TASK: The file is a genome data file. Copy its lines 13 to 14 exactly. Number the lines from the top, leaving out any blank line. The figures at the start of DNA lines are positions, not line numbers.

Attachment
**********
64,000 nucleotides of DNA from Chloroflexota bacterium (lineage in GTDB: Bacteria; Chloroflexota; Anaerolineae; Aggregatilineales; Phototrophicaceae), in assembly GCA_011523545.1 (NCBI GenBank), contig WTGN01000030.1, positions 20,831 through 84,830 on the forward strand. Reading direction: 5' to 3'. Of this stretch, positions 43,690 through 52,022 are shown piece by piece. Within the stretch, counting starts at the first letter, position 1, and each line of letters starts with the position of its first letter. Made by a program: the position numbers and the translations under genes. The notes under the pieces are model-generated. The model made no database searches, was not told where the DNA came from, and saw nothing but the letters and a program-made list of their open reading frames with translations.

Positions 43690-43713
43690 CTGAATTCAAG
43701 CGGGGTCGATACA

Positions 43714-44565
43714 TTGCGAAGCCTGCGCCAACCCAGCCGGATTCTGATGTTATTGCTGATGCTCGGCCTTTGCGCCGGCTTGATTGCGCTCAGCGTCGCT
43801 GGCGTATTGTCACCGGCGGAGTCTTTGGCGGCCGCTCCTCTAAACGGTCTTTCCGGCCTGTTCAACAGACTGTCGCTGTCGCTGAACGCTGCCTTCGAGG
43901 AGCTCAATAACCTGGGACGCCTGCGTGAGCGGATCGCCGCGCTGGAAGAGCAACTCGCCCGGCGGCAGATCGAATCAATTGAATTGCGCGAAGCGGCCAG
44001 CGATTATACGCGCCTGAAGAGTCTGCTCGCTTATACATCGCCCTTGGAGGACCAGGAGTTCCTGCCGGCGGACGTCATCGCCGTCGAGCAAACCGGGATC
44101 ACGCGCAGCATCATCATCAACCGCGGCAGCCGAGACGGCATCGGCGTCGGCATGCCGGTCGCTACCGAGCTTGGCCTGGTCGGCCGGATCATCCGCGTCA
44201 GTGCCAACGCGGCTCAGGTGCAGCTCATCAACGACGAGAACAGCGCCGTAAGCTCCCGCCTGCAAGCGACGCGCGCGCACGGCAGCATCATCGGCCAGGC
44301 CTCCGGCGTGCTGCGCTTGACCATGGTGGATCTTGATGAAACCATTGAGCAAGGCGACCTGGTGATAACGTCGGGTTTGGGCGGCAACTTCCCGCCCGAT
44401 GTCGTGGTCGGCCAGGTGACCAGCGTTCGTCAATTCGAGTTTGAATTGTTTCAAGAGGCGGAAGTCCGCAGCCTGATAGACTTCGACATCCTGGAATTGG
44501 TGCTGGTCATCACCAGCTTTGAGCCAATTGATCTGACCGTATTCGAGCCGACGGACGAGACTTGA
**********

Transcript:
44401 GTCGTGGTCGGCCAGGTGACCAGCGTTCGTCAATTCGAGTTTGAATTGTTTCAAGAGGCGGAAGTCCGCAGCCTGATAGACTTCGACATCCTGGAATTGG
44501 TGCTGGTCATCACCAGCTTTGAGCCAATTGATCTGACCGTATTCGAGCCGACGGACGAGACTTGA